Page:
Tuesday, August 21, 2012

Clarification from Barriere Lake Community Member Tony Wawatie

Below is a clarification written by Tony Wawatie on August 2, 2012. Tony is a member of the Barriere Lake community and son of Gabriel Wawatie, one of the main harvesters of the lands (the Poigan Bay area) being logged this July and August.

"I am writing to share and to clear up the confusion that has been created regarding the Algonquins of Barriere Lake.

It had come to the attention of the community members that illegal logging was happening in the Poigan Bay area. The main harvesters of the area were not consulted. We were supposed to be consulted and accommodated. 

The main harvesters, Gabriel Wawatie and Jeannette Wawatie (daughter of the late Customary Chief Harry Wawatie) mobilized themselves to set up camp, along with other family members, to protest against the illegal logging that was happening. It must be duly noted, it was not a blockade. We knew that we would be arrested charged, criminalized and tied up by the courts. We also recognize the fact that it is a costly avenue to go through courts, and we didn’t have the necessary means to pay for this. There was strong police presence to ensure that illegal logging took place.

We had to come up with a strategy to address our concerns. In a letter sent to Ministry of Natural Resources dated July 4, 2012 (and July 9, 2012), we requested the cut plans since 2007 within our community traditional territory, volume of wood harvested in those cut blocks, by species and the name of the logging companies and a copy of their scale slips.

A meeting was set up with the ministry of Natural resources along with Gabriel Wawatie and all to minimize the already damaged area. The map shows that there was 72 cut blocks that were supposed to happen. It was agreed that six cut blocks would be cut under the harmonization measures. The areas that we wanted to be protected were a gigantic moose yard and other scared areas. Resolute have the cutting permits and they cut the birch species, which is what the moose depend on for their subsistence.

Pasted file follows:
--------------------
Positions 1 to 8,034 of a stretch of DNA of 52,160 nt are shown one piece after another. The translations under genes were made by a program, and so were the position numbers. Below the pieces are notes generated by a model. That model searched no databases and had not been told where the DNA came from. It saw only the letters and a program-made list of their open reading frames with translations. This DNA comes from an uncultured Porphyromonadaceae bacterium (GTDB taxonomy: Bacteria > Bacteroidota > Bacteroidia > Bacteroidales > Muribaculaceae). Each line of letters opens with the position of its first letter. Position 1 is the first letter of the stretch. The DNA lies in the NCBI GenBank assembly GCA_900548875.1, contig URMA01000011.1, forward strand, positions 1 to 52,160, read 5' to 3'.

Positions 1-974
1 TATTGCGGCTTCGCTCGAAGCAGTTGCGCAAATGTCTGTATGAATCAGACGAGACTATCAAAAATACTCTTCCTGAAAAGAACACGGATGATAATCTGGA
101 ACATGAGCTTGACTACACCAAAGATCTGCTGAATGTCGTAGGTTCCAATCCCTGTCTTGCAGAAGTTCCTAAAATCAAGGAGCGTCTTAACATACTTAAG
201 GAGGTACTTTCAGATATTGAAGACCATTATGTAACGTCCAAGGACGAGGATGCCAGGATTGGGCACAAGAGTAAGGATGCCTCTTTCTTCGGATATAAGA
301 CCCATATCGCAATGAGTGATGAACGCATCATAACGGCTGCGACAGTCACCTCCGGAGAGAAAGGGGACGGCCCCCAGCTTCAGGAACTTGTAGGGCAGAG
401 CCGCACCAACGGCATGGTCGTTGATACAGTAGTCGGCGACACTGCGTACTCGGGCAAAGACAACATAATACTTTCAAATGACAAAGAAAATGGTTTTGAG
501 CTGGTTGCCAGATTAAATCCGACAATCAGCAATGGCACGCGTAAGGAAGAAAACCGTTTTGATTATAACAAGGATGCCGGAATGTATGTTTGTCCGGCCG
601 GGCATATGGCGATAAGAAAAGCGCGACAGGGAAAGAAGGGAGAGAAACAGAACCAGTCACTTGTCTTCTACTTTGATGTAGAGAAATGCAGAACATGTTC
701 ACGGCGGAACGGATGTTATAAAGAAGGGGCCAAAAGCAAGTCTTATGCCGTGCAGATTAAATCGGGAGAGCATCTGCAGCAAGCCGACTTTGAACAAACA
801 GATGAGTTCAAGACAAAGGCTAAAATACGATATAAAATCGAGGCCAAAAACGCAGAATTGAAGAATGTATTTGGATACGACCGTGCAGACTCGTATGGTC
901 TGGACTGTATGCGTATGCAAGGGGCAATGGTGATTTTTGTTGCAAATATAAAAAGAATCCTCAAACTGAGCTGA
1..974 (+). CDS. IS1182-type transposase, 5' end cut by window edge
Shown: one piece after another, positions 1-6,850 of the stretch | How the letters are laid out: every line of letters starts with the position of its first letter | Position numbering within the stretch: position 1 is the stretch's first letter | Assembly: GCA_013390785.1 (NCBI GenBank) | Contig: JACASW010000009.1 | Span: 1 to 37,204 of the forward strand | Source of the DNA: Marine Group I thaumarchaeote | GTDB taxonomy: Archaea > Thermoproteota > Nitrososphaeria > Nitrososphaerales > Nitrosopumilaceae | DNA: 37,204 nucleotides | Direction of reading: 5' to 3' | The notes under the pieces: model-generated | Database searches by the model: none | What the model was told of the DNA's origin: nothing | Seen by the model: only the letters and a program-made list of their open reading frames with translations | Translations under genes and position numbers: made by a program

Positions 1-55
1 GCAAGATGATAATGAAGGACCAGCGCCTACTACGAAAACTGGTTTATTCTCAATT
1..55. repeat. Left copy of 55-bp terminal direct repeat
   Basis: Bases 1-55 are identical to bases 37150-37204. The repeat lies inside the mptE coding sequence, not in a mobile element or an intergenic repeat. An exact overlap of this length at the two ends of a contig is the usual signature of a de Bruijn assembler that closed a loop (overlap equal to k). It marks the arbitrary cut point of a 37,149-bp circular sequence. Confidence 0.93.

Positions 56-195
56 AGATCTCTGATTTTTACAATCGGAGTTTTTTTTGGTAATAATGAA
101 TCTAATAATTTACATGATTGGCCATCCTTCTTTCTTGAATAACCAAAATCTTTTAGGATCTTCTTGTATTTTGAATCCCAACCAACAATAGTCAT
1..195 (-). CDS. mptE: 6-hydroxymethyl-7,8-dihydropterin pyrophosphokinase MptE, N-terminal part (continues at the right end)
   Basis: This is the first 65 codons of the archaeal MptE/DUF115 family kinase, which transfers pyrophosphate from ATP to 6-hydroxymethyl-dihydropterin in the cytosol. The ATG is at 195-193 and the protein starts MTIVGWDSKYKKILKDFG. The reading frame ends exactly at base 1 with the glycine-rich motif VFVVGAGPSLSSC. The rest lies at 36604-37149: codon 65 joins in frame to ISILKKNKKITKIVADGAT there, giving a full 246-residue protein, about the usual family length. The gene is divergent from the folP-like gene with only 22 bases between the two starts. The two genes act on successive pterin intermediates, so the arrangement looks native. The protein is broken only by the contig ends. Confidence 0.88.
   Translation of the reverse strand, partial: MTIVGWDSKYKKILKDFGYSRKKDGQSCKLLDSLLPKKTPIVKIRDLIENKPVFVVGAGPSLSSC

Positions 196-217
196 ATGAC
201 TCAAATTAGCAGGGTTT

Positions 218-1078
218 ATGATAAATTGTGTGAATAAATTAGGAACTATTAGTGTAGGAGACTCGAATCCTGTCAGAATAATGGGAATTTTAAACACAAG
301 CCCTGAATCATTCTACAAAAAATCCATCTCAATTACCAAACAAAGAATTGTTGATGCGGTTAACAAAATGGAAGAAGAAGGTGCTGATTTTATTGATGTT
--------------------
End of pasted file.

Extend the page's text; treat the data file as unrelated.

Under the customary leadership, the late Chief-Elder Harry Wawatie knew that we could not stop all activities in the traditional territory of ABL. Within the trilateral agreement, we had a decisive voice on how logging practices should happen. Under this agreement, ABL wanted to deal with the immediate problems, such as the over exploitation of logging. As a matter of a fact, ABL was able to change Quebec‘s policies on logging, which is measures to harmonize under the framework of the trilateral agreement.

The long term plan was to have an Integrated resource management plan, which would allow us to have a say on how territory is to be manage, taking in to account all users. The trilateral agreement is considered a treaty by Judge Rejean Paul in one of his reports. Under this agreement there was a short term plan and a long term plan.

The short term plan was to deal with the immediate problems, such as logging activities and for ABL to give input in this process. This is where measures to harmonize come into play, which was agreed by Gabriel Wawatie and Jeannette Wawatie.

The long term process was to implement the INTERGRATED REOURCE MANAGEMNT PLAN (IRMP). We knew we could not deal with the ABORIGINAL TITLE question. And we knew it would take decades and maybe longer.
There were 7 joint recommendations that were tabled by two former Senior Quebec Cabinet
Ministers, Clifford Lincoln (ABL rep) and JohnChiachai (quebec rep). Under the trilateral agreement, the special representatives’ joint recommendations deal with the seven points:

1. Recognition of the Trilateral Agreement Territory,
2. Integrated Resource Management Plan,
3. Participation in management of renewable resources,
4. Revenue sharing and access to resources,
5. Expansion of the land base in Rapid Lake,
6. Electrification of Rapid Lake,
7. Signing of a legally binding document.

This is what we had agreed to when the Late Elder Customary Chief Wawatie was a alive.

As you may all be aware there were arrests made yesterday (August 1, 2012) on the Jacob Wawatie group. It is heartbreaking when your brothers and sisters are being arrested and criminalized. These individuals that were arrested were charged with mischief. Our members have approached them and talked to them but they want ALL activities be stopped. We have an agreement in place and it should be honoured by the governments. If the INAC council wants to help, they should tell quebec to implement the joint recommendations mentioned above.

I do not know what their (Jacob Wawatie) plan is nor will they share it. Actually, I’m not sure if they even have a plan. We have tried to reason with them and to come to a common ground, but they chose to get arrested and criminalized. I do not know what kind of legal advice they are getting but it’s sad to see that there is a great lack of legal advice for this group. Meanwhile we are fighting a “BIG MONSTER”, as my late uncle-elder Customary Chief Wawatie stated to me at one time. We are here, they are here, how do we co-exist!